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I understand. My favorite place to eat cheap is the Blue Burrito Grill. It's a fast casual place, you order at the counter, and they have unlimited chips, salsa (4 kinds), and softdrinks including three China Mist tea flavors. My hubby and I manage to eat there for under $15 for the two of us, including drinks.

As you can gather, it's not fancy, but it it is filling and fast. They have a commitment to making healthy food, so they don't add fat to the beans and they can tell you what is in everything. That said, there is plenty of cheese and guac on the menu, and if you wish, you can make a pretty decadent meal there. The burritos are large enough for a whole meal, although my hubby and I like to share one of their side salads with our meals. (the side salad is pretty big)

They have a bunch of extra things that aren't on the menu, so ask the order-taker for info. They generally offer spinach or whole wheat torlillas, and they can smother things in 'enchilada style' red or 'green chile style' green sauce. I'm pretty sure they have a bunch of 'add meat or chicken' extras, too.

The closest location is on Shea, just east of Scottsdale road.

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  • 2 weeks later...
Rob, are you in yet?

You talkin' to me?! I'm not coming in for that, although ironically I will be there on Wednesday the 8th just for the day (maybe late on the 7th). I just couldn't afford the classes or time away from my kitchen.

That's the day that they are having an open cattle-call for the Next Food Network Star at the Embassy Suites at Paradise Valley. It's 10-4, the address is: 4415 East Paradise Village Parkway, Phoenix, 85032. Might be fun to go watch...

BTW, if anyone wants to say hi, I have long hair and carry an Anpanman totebag.

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That's the day that they are having an open cattle-call for the Next Food Network Star at the Embassy Suites at Paradise Valley. It's 10-4, the address is: 4415 East Paradise Village Parkway, Phoenix, 85032. Might be fun to go watch...

Ohh, that could be interesting. If I wear something low cut and leave my hair down, maybe I'll be discovered as the next pastry Giada. Gotta work on my Italian. Uno, due, tre...formaggio!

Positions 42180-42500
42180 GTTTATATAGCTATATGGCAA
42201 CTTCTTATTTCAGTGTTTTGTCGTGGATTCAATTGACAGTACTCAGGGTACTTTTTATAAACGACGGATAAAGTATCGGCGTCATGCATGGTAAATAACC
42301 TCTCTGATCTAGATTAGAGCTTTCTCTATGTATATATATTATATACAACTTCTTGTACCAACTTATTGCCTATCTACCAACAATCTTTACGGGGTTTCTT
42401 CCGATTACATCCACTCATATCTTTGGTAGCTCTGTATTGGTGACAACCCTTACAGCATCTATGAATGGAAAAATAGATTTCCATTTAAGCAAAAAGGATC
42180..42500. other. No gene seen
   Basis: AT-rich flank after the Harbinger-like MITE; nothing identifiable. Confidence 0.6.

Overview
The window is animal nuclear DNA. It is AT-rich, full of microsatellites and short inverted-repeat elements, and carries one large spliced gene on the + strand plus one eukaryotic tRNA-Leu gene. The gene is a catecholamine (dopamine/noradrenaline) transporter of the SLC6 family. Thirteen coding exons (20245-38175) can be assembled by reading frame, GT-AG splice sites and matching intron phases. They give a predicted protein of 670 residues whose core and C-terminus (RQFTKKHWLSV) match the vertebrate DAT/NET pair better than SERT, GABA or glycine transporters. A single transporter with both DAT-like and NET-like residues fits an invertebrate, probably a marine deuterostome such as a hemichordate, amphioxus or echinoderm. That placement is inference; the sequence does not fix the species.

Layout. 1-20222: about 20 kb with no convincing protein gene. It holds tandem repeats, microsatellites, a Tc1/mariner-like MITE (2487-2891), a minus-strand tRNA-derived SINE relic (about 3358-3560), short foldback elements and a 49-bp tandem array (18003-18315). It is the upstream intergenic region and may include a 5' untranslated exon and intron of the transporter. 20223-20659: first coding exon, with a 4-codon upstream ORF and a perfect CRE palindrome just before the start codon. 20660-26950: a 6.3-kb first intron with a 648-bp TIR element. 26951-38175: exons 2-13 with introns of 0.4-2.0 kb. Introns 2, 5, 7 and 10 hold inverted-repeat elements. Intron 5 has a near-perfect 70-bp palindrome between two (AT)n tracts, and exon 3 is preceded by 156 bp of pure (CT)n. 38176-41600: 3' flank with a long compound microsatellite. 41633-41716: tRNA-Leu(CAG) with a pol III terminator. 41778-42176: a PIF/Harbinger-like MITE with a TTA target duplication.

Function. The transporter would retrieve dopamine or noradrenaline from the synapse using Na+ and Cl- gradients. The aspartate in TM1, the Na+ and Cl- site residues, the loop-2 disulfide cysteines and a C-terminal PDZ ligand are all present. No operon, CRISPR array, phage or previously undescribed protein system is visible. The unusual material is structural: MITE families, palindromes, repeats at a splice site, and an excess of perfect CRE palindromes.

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My crush on Albert Adria is now official! :wub::wub::wub: He looks so young. Single? Straight?

Anyway, today I had petits gateaux with Laurent LeDaniel and sugar with Alain Roby. They make it look so easy! I'm totally going to go home and make 500 entremets in sugar bowls, just for fun.

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Day one for me was Rudolph van Veen & Robèrt van Beckhoven. The class was a performance art experience, art class, poetry reading, as well as being a pastry class. They produced lots of desserts, plated and otherwise in a surreal format. There were also champagne cocktails.

Here are some photos, it was difficult to capture the wackiness of this class!



My second class was with Stephan Durfee, and covered innovative plated desserts, and how to produce them under pressure in competition. This photo shows Melon Glace Parfait and Quinine Sorbet.


These classes were sponsored by Koppert Cress, who allowed us to taste a variety of exciting microgreens and other organic botanicals including teeny tiny watermelons the size of kumquats and Sechuan Buttons.


Here are images of the competition arena being set up. The competition is July 6 & 7, and will be filmed by Food Network.



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Day 2

My first class was Colette Peters demonstrating a number of different cake decorating techniques including: royal icing piping, antiquing, stained glass and Pietra Dura Fondant. She was very informative, not just about technique, but also on the business side of owning a cake business.

The highlight of my day was asking her a question:

Lisa asked, "Does Duff Goldman call you up to ask for advice very often?"

Colette replied, "All the time! I have to tell him that I'm going to start charging him the next time he calls."

Chef Peters:


My second class was with Chef Dimitri Fayard. He made several items from his gold medal win last year. Here are two images of his desserts:



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Dimitir Fayard's desserts are:

Emotion Chocolate

Petit Gateau Chocolat (small entremet)

made of:


chocolate biscuit

chocolate feulletine

suspended in hazelnut cream

topped with:

milk chocolate mousse (38% chocolate)

chocolate discs (dark)

and a ball of hazelnut cream dipped in glacage

Imagine Interaction

Plated Dessert

made of:

clafouti baked in pate sucre

fresh banana slices

caramelized banana sorbet

caramel orange sauce

mint caviar

rhubarb chips

chocolate deco rectangle

The orange-y-red rectangles are the rhubarb which was prepared by slicing with a peeler, candying and dehydrating.

(edited for spelling)

Edited by Lisa Shock (log)